With the backdrop of a world that seems increasingly divided, Zip Code Economies shares the stories of people navigating the unique economic situations in their communities. Hosted by Mary Daly and brought to you by the Federal Reserve Bank of San Francisco, these weekly stories highlight people who face issues we hear about every day, but like the rest of us, strive to make contributions, create opportunity, and move forward—together.
The Virtuous Cycle of Hope: Season 1.5, Chapter Five
As we wrap up Zip Code Economies 1.5, we want to know how young people are faring. So we reconnect with Nefiso and Najmo Abdi, twin sisters we met as high schoolers from San Diego’s tight-knit Somali community. Now in college and navigating the intersection of COVID-19 and the Black Lives Matter protests, they recognize you can’t put a timeline on change. Instead, they focus on what they can—learning from this time of turmoil and making sure their voices are heard.
Warrior of Light: Season 1.5, Chapter Four
We reconnect with Mr. Sanchez, the 10th grade English teacher at Firebaugh High School, who is the definition of an essential worker in the pandemic. Racial and economic inequities have always existed in Firebaugh, and recent events have only magnified this reality. As lack of internet access threatens to cut students off from his class, Mr. Sanchez fights to ensure continued access to education as an act of social justice.
The Essence of Kuleana: Season 1.5, Chapter Three
If the intergenerational transmission of hope is a journey, Lahela Williams is an ideal guide. A Native Hawaiian, she discusses the effects of COVID-19 and the Black Lives Matter movement in Honolulu, while drawing parallels with the fight to protect the sacred mountain, Mauna Kea. Through it all, we learn that from great chaos comes great change, and we have the “kuleana”—or responsibility—to maintain hope.
The Family You Choose: Season 1.5, Chapter Two
In our continued search for answers, we check in with Will Unga, a Pacific Islander raising his young kids in the predominately white, religious community of Salt Lake City. He walks us through his experiences, reminding us of our obligation to continually cultivate hope for the sake of both past and future generations.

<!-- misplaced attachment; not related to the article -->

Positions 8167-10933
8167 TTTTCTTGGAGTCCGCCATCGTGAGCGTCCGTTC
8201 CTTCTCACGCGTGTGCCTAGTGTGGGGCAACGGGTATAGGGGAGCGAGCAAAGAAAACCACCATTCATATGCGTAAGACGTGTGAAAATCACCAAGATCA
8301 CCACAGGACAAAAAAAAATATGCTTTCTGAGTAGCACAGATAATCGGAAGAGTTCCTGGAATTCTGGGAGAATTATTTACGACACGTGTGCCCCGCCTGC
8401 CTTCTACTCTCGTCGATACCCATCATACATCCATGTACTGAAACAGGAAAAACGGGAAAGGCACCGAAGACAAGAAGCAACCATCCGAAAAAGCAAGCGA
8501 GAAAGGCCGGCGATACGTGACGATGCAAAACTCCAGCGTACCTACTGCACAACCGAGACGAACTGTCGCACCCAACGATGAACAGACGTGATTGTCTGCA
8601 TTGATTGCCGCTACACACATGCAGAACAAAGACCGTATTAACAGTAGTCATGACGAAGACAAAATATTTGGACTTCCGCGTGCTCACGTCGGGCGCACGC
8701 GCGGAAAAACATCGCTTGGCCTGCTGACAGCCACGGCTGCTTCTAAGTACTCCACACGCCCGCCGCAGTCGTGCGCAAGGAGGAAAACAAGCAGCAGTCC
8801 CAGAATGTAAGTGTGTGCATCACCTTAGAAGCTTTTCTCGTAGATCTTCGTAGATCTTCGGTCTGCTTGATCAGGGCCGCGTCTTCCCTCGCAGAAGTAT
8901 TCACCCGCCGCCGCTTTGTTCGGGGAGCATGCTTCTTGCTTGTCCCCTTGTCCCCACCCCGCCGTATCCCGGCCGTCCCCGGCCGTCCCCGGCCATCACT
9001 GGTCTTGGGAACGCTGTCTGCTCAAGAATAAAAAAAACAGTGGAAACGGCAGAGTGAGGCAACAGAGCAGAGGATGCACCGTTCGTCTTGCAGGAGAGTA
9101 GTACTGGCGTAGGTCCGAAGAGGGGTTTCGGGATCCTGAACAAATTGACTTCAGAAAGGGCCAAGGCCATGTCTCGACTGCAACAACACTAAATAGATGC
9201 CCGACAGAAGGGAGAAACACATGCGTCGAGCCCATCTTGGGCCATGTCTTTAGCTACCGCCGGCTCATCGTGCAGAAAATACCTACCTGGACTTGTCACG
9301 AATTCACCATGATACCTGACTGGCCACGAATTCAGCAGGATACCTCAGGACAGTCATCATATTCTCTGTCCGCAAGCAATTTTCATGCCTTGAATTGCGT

Planting Tulips: Season 1.5, Chapter One
In the first episode of Zip Code Economies 1.5, we reconnect with someone who understands how to nurture hope in others, even during the most difficult times. Pastor Paul Bains is a tireless advocate in East Palo Alto, especially on issues of justice and equality. Like tulips, we learn that hope can be buried for a time, but returns with patience, love, and perseverance.
Under Pain Lives Hope: Zip Code Economies 1.5 Trailer
Why do you still hope? That's the question we found ourselves asking in the middle of 2020 as the pandemic spread and our country reckoned with social injustice. To answer it, SF Fed CEO Mary Daly returns to some of the most memorable voices from Season 1—the ambassadors of hope who inspire us with their resilience in the face of adversity. The result is Zip Code Economies 1.5—a project we never intended to make, but that we can now never forget. Please join us for this special bonus series.
Powerful. SF Federal Reserve President goes deep to understand people
The emotional power of this podcast is so deep and genuine.
Mary Daly, the SF Federal Reserve CEO, engages with folks in her district to understand how they wish to improve themselves, their children and their communities.
Mary is present, humble, curious and empathetic when gently engaging her interviewees. She connects as a human to to understand them, who they are and what they are attempting to accomplish.
I hope the Mary’s example of compassionate engagement serves as an example to powerful government and corporate leaders. Get out and listen to the needs your constituents and customers. What problems are they seeking to solve? What are their needs? What motivates them?
The music and audio production are excellent.
A True Treasure
Stumbled on this podcast by way of the hosts interview on Freakonomics and WOW. I would have never thought I’d be hearing Terri Gross level storytelling from the president of a Fed branch but my goodness this is such a beautiful work. It is at the same time intersectional, intellectual and inspirational. I would love to attend a live taping or even listening event for a yet to be released episode. Can’t wait for season 2
I love this podcast so much, please keep it up!!!!